Letters Section Editor: Stephen J. Lurie,
MD, PhD, Senior Editor.
To the Editor: The negative results in the
study by Ms van Schoor and colleagues1 underscore
the importance of adherence in measuring the effectiveness of hip protectors.
Although the authors extended the follow-up duration to address the
inadequate number of study participants, a larger issue arises from the authors'
ambitious risk reduction estimate of 75% that they used to compute the power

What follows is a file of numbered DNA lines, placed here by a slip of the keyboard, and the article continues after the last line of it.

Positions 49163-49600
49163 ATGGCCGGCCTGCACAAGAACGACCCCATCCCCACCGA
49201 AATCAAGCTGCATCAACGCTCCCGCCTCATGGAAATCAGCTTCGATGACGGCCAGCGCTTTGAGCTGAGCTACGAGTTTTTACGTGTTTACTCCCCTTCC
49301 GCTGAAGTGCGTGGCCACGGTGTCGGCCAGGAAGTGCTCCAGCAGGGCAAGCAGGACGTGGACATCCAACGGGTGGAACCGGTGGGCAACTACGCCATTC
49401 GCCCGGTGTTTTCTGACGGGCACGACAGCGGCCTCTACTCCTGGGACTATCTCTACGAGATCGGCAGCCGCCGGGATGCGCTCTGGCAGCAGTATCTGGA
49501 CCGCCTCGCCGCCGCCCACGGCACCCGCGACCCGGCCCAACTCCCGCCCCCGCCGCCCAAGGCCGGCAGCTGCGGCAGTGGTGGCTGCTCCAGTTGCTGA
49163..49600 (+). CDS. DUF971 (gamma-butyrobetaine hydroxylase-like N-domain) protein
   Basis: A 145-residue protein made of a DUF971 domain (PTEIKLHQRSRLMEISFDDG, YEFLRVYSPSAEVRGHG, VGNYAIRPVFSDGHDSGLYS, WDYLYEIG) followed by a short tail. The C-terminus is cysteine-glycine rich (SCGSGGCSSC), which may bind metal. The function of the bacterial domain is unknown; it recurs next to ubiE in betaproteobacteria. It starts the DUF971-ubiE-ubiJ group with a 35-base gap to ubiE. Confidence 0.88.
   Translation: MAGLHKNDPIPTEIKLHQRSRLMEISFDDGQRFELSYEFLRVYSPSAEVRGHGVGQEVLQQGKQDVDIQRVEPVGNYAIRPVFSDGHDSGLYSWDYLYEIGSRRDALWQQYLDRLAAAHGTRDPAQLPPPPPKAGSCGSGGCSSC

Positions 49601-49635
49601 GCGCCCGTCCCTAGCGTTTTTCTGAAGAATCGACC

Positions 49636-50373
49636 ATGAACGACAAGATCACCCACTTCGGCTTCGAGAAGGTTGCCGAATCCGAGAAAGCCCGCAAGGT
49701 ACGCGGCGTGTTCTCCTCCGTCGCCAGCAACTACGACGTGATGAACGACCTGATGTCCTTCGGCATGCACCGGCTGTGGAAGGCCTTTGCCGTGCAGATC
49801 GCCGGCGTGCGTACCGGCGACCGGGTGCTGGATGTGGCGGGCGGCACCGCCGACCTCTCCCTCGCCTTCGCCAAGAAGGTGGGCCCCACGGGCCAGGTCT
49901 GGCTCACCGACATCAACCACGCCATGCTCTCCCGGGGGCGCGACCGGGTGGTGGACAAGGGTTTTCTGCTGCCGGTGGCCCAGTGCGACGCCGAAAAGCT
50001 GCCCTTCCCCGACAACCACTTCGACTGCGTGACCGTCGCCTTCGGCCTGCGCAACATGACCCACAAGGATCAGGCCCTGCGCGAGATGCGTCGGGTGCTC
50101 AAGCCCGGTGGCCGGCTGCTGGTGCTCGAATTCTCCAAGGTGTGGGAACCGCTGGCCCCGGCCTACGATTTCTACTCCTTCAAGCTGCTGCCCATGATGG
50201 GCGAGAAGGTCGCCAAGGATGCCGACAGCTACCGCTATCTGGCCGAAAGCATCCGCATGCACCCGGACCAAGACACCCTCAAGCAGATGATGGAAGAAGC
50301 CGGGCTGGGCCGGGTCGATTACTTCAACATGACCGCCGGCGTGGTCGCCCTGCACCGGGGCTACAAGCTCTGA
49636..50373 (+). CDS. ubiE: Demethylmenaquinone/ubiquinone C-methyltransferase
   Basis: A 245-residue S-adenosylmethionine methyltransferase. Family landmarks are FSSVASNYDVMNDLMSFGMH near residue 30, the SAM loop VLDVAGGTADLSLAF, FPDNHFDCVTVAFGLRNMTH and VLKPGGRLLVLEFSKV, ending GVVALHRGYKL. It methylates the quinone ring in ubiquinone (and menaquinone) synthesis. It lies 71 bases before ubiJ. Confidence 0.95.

of their study. Such a risk reduction exceeds that reported in the largest
trials to date, and results from these studies also had wide confidence intervals.2- 4 Such studies
generally have found that external hip protectors reduce the risk of fracture,
but that poor adherence undermines their effectiveness. It is not clear that
the measure of compliance in this study was comparable with that of other
studies, and both recall bias and provision of socially acceptable responses
may have overestimated true compliance in those who fell.
Honkanen LA. External Hip Protectors and Risk of Hip FractureExternal Hip Protectors and Risk of Hip Fracture. JAMA. 2003;290(7):883. doi:10.1001/jama.290.7.883-a